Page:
Jihadists are increasingly prominent in the fight against the Syrian government, which has so far claimed over 70,000 lives. Channel 4 News maps the gains made by the most powerful groups.
The conflict began in March 2011 as a peaceful and legitimate protest against the ruling regime. Now, mounting evidence suggests that radical Islamist and jihadist groups, some with direct links to al-Qaeda, are increasingly in control of the opposition and “running the show” in key parts of the country, writes Channel 4 News researcher Kamal Kaddourah.
There are approximately 100,000 rebel fighters in Syria, and as many as half of those may be regarded as jihadists – fundamentalist fighters who believe that they are fighting a holy war. Many of the jihadists are believed to have been trained by al-Qaeda in Iraq.
These groups can be a different proposition from the “official”, western-backed opposition, the Free Syrian Army. Leaderships can comprise radical soldiers with battle experience from Iraq, Libya, Algeria, Afghanistan, Somalia and Chechnya.
The main groups in question are the al-Nusra Front; the Ahrar al-Sham Islamic Movement; the Islamic Syrian Front; al-Farouk Battalions and the al-Tawheed and al-Haq Brigades. Between them, and often working together, these groups control many of Syria’s provinces.
These groups are strategic and skilled in their use of weapons. Their successful seizure of arms from the Syrian army means that they are politically and militarily independent. And they are increasingly interlinked.
The jihadist groups are skilled in the tactics of guerrilla warfare, and they train their recruits to be mobile and ruthless.
They are adept at using the weapons and resources available to them, recycling redundant ammunition and even cooking phosphate to create new weapons. The weapons now at their disposal include landmines, rockets, IEDs (improvised explosive devices), anti-aircraft missiles, anti-tank rockets, cannons, scud missiles and sniper rifles.
They have shown themselves able to build bombs capable of destroying large army bases and convoys.
Ships with false names are used to convey arms into Syria from Libya, while small boats transport them from Yemen and the Lebanon.
They have besieged military complexes and destroyed tanks and warplanes. In the last six months, they have wreaked havoc on the Syrian army in regions including al-Riqa, Idlib, al-Hasaka, Damascus and Aleppo.
In addition to the significant number of weapons they have captured from the Syrian army, the jihadist groups are further strengthened by weapons smuggled into Syria from neighbouring countries.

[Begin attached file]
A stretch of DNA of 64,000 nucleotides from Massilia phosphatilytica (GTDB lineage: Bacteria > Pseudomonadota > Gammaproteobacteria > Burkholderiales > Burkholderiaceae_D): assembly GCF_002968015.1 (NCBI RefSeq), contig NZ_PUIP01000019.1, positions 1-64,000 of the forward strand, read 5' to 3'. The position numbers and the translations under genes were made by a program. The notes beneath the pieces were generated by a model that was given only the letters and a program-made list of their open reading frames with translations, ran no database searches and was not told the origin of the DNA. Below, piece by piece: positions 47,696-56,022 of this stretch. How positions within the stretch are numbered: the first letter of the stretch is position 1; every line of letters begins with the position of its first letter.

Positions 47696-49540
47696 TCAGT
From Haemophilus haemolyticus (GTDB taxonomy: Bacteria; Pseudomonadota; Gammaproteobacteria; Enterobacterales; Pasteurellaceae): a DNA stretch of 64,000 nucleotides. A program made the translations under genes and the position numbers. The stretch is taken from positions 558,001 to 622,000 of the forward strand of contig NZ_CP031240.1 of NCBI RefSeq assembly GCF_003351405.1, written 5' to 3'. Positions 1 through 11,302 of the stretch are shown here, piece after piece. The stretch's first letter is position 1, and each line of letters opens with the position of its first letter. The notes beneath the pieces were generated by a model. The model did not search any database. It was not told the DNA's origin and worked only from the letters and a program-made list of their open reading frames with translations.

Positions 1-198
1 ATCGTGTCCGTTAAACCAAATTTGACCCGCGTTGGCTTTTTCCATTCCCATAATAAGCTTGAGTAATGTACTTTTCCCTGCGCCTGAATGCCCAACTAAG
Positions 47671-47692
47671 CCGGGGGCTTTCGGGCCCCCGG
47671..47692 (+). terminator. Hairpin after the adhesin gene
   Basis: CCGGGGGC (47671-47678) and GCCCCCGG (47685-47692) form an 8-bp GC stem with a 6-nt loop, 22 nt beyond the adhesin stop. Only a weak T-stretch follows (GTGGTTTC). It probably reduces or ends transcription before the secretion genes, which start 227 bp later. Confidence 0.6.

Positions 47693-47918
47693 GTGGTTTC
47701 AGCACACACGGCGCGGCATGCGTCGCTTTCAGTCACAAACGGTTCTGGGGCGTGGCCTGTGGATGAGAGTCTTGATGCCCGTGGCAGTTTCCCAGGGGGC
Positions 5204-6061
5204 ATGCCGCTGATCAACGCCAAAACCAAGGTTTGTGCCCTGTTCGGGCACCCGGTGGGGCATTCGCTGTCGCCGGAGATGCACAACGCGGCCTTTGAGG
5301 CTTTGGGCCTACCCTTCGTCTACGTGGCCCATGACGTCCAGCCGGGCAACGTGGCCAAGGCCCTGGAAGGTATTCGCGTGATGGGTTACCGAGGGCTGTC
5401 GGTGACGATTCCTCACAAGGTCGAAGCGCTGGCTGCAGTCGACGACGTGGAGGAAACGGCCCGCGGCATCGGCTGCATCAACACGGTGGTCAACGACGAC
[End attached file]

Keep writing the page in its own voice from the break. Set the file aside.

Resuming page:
Key among these weapons providers is Iraq, whose borders are the least heavily monitored of all the countries bordering Syria.
Weapons are conveyed over the border from Iraq in large trucks, or sometimes through Turkey. Ships with false names are used to convey arms into Syria from Libya, while small boats transport them from Yemen and the Lebanon, where al-Nusra has strengthened its ties with Sunni groups in the past six months.
Syrian rebels also smuggle arms from Jordan through the black market, despite that country’s tightly controlled borders.
It’s important to remember that jihadist groups in Syria are part of a wider Sunni revolution taking place in Iraq, the Lebanon and other parts of the Middle East.
Jihadist rebels appear to be highly strategic. They have targeted airports, air defence bases, ammunition depots, army convoys and communications bases, as well as targeting members of the military leadership for assassination. They have also made targets of army check points and supply chains.
Al-Nusra and Ahrar Al-Sham, with assistance from other groups, have already seized five military airports and bases, and besieged another four airports (see map, above).
In the last six months, the jihadist groups have managed to destroy most of the army bases in Rif Damascus, Idlib, Aleppo, Deir al-Zor, al-Hasaka, al-Riqah and Homs.
Seizing control of and destroying the army bases not only allows the groups access to vast supplies of ammunition – enough to sustain them for months – it also spurs other groups and fighters to join them. Most importantly, it makes them independent politically and militarily.
The jihadist groups have been responsible for the shooting down of planes above Idlib and Aleppo provinces, where al-Nusra and Ahrar al-Sham have extensive control.
Having gained control of the Aleppo countryside, and the roads that link Aleppo to the Turkish border, the rebel groups’ aim to control the countryside in most of the provinces. They then aim to besiege the army-controlled areas in the big cities, isolating them from the rest of the country.
Al-Nusra specifically aims to banish the army from the eastern and northern provinces – al-Hasaka, al-Riqa, Deir al-Zor and Aleppo – and then turn its attention to gaining control over the roads leading to Aleppo and all routes to the capital, Damascus.
To do this, they must first seize Al-Safira, where one of the country’s most crucial military bases is located.
The struggle for al-Safira is likely to be one of the most ferocious battles between the Jihadists and the regime since the war began.
In addition to being the largest arms and munitions factory in the Middle East, al-Safira is one of the four main sites for the production of chemical weapons technology in Syria (the others are located near Hama, Homs and Latakia).